By my own study, a minimum of 2,600 Shia Muslims have been killed in Pakistan in strictly targeted sectarian attacks in the last 16 years, so at least 2,600 families have been affected as a result. And if there are 10 people in each family, that means 26,000 people have been affected by sectarianism. Out of those 26,000 people, 100 might pick up guns to avenge their fathers’ and brothers’ murders. What would that be? Sectarian motivated murder, or vendetta?
Do you concur with Shia activists who call what is going on a ‘Shia genocide?’ Do you endorse that term?
I endorse the term Shia genocide because there are a lot of categories of genocide.
Don’t just count those who have been killed. Count those who have hidden themselves away. Or left the country. People have sought asylum in the thousands. All these people have disappeared from our society. So they should be counted among those whom we have lost because of our failure to protect them.
Thousands more have been made homeless. People in the hundreds of thousands are being ghettoised. If you kill a cultural icon with the intention of sending a message that no one else can become a cultural icon, that nobody must dare to symbolise the identity of a community, if you try to kill a way of thinking or destroy a people’s identity, then you are committing genocide.
What is genocide? If a group is identified, and you attack them because of their identity, then that is genocide.
If a Shia Muslim youth removes his ceremonial bracelet or earring before going out, or grows his beard a certain way, or becomes clean-shaven, or switches from black clothes to white clothes, or shifts his home to a non-Shia neighbourhood, or shies away from condemning atrocities against Shias for fear he will be identified as Shia and targeted, or even just tries to distance himself from his own community, then that is genocide. We are allowing a group to systematically kill not just a community, but also their way of life.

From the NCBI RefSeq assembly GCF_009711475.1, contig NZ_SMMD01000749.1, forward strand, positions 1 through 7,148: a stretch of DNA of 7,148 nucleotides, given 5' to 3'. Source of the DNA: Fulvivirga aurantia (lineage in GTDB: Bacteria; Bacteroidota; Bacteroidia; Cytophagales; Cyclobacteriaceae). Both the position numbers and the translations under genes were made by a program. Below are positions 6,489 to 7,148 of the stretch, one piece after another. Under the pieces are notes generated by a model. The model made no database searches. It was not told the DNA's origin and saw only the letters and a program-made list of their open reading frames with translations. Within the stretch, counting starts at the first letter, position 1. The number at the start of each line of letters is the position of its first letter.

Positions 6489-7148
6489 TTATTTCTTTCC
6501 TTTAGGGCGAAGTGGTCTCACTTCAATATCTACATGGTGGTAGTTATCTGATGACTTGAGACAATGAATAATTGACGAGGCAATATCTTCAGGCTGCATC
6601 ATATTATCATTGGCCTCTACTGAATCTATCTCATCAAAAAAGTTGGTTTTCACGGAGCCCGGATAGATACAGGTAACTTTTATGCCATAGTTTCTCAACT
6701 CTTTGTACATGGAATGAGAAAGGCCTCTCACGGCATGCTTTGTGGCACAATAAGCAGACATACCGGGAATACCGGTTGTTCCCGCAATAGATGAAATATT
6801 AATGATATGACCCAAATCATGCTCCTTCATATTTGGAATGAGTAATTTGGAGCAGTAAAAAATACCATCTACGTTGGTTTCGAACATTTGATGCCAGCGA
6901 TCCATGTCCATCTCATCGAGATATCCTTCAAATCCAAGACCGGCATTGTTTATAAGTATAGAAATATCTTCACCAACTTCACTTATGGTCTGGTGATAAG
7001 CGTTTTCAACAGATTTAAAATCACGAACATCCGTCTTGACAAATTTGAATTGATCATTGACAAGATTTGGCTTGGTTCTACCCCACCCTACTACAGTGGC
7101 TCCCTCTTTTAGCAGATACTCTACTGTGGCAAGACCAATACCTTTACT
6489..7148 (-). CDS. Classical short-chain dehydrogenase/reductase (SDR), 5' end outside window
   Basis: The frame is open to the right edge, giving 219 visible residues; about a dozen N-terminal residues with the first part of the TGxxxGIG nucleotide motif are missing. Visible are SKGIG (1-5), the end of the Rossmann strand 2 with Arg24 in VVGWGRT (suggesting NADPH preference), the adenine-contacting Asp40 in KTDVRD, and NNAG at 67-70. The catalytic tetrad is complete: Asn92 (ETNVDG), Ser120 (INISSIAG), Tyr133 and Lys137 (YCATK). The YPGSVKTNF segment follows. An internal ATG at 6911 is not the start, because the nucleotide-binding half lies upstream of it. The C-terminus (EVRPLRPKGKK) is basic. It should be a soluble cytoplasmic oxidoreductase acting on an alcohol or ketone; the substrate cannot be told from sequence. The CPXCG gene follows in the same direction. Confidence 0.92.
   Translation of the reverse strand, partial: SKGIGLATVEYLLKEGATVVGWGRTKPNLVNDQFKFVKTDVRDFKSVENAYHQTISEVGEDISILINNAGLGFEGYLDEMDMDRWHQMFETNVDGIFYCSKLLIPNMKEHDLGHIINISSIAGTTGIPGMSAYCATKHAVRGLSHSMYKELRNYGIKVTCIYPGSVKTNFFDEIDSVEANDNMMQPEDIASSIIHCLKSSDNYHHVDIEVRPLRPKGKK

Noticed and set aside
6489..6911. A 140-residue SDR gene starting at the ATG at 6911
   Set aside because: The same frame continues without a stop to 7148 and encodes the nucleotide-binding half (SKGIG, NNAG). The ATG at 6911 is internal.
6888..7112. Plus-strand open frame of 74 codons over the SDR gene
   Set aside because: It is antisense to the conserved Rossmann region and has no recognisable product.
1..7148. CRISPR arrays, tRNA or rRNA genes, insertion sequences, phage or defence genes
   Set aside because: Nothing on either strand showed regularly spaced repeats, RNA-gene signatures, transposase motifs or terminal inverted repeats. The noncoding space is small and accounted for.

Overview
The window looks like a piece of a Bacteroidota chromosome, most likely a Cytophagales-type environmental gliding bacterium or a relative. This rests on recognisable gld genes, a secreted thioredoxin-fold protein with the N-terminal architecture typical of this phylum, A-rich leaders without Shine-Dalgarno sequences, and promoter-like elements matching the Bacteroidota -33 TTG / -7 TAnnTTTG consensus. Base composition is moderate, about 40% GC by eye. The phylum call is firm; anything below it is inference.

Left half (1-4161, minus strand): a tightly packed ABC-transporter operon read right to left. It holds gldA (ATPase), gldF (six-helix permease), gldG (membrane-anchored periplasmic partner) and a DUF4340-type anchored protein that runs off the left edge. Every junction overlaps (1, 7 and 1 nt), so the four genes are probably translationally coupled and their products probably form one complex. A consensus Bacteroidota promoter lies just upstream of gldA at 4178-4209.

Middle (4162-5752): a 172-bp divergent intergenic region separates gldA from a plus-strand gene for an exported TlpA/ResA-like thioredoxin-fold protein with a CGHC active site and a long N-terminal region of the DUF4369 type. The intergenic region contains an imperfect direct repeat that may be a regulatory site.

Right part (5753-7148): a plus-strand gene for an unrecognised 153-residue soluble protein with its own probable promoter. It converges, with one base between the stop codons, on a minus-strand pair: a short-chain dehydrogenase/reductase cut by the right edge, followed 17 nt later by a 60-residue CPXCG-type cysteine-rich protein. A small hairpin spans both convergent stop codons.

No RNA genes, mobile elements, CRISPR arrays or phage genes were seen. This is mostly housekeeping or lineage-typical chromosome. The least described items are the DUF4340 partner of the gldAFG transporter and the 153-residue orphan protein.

This is the modern age, the age of the media. Is it really necessary for four or six million people to be killed before you can call what happened a genocide?
It began with the Ahmadis. They are not given jobs, are discriminated against in public places and are even threatened with death. As a result, they hide who they are. That’s a form of cultural genocide: the killing of the Ahmedi Muslim identity, and neither Shia nor Sunni leaders have condemned this.
Now Shias are being persecuted, not in an institutionalised manner like the Ahmadis, but life is becoming as difficult for them as it has been for Ahmadis in some parts of Pakistan.
Sectarian outfits like the ASWJ have found allies during military dictatorships as well as during civilian rule. Leaders from the PML-N, PPP, PTI, JI and JUI have publicly formed alliances with them and according to the ASWJ, even far-left parties like the ANP have aligned with them to garner votes.